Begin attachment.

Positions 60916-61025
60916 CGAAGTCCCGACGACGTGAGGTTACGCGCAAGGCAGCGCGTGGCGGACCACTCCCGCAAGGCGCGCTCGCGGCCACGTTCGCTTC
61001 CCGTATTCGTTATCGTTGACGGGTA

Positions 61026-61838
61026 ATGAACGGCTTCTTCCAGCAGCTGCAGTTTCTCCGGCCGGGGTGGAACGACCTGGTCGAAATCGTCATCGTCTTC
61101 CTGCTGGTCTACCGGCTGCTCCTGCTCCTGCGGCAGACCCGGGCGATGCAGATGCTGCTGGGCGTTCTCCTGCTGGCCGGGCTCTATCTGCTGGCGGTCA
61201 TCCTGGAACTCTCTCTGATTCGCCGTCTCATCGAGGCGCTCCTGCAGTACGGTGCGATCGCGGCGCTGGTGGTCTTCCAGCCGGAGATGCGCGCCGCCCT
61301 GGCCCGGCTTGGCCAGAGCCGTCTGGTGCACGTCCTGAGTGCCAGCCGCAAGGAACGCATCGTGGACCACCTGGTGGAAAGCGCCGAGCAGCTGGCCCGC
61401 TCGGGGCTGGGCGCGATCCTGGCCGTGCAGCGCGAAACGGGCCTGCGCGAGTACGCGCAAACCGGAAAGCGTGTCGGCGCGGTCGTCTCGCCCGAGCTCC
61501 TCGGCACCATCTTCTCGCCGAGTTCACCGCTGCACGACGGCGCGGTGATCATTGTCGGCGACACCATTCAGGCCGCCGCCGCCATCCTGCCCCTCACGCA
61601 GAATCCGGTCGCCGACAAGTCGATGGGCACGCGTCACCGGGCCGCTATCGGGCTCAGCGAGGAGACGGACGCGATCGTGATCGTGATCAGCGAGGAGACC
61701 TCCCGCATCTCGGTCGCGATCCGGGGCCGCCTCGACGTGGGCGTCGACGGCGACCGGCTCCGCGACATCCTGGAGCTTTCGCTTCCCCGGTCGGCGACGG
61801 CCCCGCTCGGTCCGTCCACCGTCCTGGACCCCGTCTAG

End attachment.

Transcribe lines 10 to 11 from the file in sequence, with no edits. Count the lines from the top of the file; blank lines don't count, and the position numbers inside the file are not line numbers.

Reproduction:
61501 TCGGCACCATCTTCTCGCCGAGTTCACCGCTGCACGACGGCGCGGTGATCATTGTCGGCGACACCATTCAGGCCGCCGCCGCCATCCTGCCCCTCACGCA
61601 GAATCCGGTCGCCGACAAGTCGATGGGCACGCGTCACCGGGCCGCTATCGGGCTCAGCGAGGAGACGGACGCGATCGTGATCGTGATCAGCGAGGAGACC